- The best interests standard: When there is no information, whatsoever, about the patient’s preferences and values with respect to treatment and care, the best interests standard is utilized by the surrogate decision maker. To invoke and appropriately utilize this standard, the surrogate decision maker must communicate and work collaboratively with treating clinicians. To determine what treatment(s) would be in the patient’s best interests requires accurate information about the patient’s diagnosis, the prognosis (with and without treatment), the reasonable goals of care in light of the diagnosis and prognosis, and the treatment alternatives that are appropriate means to realizing the goals of care. Given the diagnosis, prognosis, and goals of care, the surrogate decision maker asks, Which course of treatment and care would be of greatest benefit to the patient? Moreover, the benefit to be achieved is net benefit, which can only be determined and weighed in the broader context of a patient’s goals of care and not with respect to a specific treatment. For example, treating pneumonia in an otherwise healthy patient would yield a net benefit to the patient: the pneumonia could be cured. Treating pneumonia in a patient who is dying may not yield a net benefit to the patient.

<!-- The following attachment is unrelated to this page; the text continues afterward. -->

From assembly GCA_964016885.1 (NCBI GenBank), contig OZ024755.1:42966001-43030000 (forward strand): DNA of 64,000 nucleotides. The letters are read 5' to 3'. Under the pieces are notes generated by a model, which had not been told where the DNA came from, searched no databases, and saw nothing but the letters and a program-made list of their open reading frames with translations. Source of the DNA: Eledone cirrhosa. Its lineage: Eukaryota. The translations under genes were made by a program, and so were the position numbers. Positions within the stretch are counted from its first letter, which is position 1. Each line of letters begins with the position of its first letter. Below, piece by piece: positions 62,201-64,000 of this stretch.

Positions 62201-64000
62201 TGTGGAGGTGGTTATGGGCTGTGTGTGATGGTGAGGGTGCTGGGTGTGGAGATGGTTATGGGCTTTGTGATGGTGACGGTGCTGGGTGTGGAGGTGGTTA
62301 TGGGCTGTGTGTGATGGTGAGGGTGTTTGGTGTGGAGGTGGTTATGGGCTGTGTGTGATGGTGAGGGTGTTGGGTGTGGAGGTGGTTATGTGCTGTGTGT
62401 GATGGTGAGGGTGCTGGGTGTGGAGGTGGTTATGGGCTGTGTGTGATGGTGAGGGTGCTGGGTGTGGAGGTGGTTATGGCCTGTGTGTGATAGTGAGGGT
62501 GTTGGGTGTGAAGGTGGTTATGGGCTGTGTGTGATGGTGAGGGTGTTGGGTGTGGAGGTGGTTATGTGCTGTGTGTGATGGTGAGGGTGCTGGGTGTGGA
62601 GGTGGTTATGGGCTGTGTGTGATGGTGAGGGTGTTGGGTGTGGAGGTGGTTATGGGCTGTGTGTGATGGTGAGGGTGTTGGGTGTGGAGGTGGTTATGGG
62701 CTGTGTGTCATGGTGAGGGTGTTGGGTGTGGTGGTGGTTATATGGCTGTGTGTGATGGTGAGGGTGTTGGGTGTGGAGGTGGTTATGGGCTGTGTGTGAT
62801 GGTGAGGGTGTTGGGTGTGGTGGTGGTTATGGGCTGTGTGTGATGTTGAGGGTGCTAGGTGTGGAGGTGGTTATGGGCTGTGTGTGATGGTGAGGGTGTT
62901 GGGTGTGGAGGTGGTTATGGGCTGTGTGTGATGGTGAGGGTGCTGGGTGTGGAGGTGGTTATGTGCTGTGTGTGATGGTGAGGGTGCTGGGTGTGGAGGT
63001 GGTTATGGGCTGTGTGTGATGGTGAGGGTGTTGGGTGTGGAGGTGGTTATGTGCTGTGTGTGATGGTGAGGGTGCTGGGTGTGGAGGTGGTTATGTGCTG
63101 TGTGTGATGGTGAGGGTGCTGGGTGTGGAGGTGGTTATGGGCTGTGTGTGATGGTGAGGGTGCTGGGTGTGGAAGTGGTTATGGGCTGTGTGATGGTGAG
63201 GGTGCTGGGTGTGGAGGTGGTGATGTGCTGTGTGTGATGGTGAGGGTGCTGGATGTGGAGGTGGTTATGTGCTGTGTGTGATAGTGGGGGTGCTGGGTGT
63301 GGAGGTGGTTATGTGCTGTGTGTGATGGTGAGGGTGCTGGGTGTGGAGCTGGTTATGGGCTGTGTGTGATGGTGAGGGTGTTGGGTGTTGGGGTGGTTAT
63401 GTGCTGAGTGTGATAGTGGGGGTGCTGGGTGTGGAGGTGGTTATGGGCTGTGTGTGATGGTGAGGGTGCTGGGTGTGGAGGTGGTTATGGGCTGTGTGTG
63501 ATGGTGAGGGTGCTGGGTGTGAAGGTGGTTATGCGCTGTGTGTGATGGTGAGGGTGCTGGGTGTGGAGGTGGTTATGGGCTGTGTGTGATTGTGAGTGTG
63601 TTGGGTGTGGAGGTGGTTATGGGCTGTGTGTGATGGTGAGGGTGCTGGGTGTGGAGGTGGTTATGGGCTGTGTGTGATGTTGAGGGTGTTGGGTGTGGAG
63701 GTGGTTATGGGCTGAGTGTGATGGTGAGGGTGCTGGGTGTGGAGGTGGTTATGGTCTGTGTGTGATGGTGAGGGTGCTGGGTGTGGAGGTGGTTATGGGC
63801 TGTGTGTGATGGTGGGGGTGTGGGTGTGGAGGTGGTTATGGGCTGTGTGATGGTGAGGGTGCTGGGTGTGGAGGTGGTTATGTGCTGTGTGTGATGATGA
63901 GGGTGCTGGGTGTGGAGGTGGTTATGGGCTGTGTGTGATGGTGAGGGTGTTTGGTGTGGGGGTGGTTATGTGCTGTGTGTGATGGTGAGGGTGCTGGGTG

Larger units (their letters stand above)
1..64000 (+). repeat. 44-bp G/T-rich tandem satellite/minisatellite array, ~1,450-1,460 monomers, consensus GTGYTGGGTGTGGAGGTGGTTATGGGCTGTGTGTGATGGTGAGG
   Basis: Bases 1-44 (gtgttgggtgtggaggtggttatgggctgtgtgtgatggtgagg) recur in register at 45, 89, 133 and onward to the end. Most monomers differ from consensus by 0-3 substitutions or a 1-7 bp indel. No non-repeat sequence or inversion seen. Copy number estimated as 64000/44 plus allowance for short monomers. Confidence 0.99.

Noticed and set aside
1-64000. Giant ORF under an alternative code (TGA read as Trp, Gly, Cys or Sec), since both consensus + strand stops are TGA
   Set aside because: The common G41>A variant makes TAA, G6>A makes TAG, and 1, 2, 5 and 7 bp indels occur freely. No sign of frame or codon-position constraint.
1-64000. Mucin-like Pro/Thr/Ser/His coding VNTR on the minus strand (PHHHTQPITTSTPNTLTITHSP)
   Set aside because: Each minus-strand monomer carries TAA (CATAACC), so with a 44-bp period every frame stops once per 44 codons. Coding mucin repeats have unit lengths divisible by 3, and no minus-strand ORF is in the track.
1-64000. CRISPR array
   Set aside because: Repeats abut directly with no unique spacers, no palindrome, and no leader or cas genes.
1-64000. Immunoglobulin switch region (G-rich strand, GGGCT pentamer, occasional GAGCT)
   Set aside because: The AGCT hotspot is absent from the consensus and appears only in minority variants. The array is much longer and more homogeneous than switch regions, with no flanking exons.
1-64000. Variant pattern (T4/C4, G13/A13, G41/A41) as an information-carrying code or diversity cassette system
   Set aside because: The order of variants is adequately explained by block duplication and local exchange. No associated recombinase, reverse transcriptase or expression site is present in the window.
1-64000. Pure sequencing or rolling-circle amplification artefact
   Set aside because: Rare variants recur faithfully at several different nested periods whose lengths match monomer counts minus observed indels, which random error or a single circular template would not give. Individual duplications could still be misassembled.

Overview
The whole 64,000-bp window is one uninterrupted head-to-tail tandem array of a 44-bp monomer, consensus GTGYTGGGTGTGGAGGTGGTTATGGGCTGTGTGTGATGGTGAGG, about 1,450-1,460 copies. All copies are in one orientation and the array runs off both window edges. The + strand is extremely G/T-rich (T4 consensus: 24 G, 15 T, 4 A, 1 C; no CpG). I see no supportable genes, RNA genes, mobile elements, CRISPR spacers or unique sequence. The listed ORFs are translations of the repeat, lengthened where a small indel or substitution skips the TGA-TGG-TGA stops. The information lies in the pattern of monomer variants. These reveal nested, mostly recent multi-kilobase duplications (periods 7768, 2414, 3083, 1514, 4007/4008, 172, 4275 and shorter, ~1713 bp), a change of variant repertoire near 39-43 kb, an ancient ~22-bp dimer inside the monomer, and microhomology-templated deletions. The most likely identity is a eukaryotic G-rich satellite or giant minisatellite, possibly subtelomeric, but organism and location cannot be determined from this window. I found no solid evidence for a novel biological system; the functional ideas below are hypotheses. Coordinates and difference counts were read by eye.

Case One: The patient is 52-year old male who is suffering from end stage renal disease; he suffers from a congenital form of mental retardation. His physician has suggested that he might benefit from kidney transplantation. His elderly parents, however, are conflicted about the question of whether or not to authorize the transplant for a variety of reasons. What are the best interests of this patient?
Case Two: The patient is a 70-year old woman with metastatic cancer of the bladder. In addition to her cancer, she has also suffered a debilitating stroke. Her husband, also 70-years of age, insists that she had indicated to him on several occasions that she would not want aggressive treatment in the event that she was suffering from multiple ailments. Her adult daughters, however, insist that their father—who never “got along” with his wife—simply wishes to be free of her and that they know that their mother would want to continue to fight.
With case one, does the fact that this patient is mentally retarded materially affect the determination of his best interests? What short- and long-term considerations should be brought to bear on the determination of his best interests?
With case two, how would you go about determining whether the husband is a “morally valid” surrogate decision maker? How would you assess the daughters’ claims about their mother’s preferences and values?
The following links are all useful, general resources for surrogate decision making. To find links specific to your state jurisdiction, search the web using “surrogate decision making + the name of your state.”